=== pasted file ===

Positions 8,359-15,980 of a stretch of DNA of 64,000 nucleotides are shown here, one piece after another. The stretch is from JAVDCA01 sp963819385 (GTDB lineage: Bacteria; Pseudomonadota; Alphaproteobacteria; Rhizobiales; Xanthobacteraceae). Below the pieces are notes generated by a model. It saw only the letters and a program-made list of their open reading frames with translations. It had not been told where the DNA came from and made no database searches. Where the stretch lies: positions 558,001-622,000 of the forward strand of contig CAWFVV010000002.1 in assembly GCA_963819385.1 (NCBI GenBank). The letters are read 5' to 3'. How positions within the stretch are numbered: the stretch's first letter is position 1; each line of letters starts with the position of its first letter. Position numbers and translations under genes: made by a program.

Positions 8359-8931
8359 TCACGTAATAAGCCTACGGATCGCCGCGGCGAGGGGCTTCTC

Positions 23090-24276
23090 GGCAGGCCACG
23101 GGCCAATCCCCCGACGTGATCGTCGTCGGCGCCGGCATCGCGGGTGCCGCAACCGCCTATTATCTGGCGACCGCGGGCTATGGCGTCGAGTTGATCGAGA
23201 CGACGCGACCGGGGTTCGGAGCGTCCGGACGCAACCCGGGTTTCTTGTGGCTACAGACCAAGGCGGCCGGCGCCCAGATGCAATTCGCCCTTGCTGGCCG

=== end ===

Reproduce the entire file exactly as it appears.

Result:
Positions 8,359-15,980 of a stretch of DNA of 64,000 nucleotides are shown here, one piece after another. The stretch is from JAVDCA01 sp963819385 (GTDB lineage: Bacteria; Pseudomonadota; Alphaproteobacteria; Rhizobiales; Xanthobacteraceae). Below the pieces are notes generated by a model. It saw only the letters and a program-made list of their open reading frames with translations. It had not been told where the DNA came from and made no database searches. Where the stretch lies: positions 558,001-622,000 of the forward strand of contig CAWFVV010000002.1 in assembly GCA_963819385.1 (NCBI GenBank). The letters are read 5' to 3'. How positions within the stretch are numbered: the stretch's first letter is position 1; each line of letters starts with the position of its first letter. Position numbers and translations under genes: made by a program.

Positions 8359-8931
8359 TCACGTAATAAGCCTACGGATCGCCGCGGCGAGGGGCTTCTC

Positions 23090-24276
23090 GGCAGGCCACG
23101 GGCCAATCCCCCGACGTGATCGTCGTCGGCGCCGGCATCGCGGGTGCCGCAACCGCCTATTATCTGGCGACCGCGGGCTATGGCGTCGAGTTGATCGAGA
23201 CGACGCGACCGGGGTTCGGAGCGTCCGGACGCAACCCGGGTTTCTTGTGGCTACAGACCAAGGCGGCCGGCGCCCAGATGCAATTCGCCCTTGCTGGCCG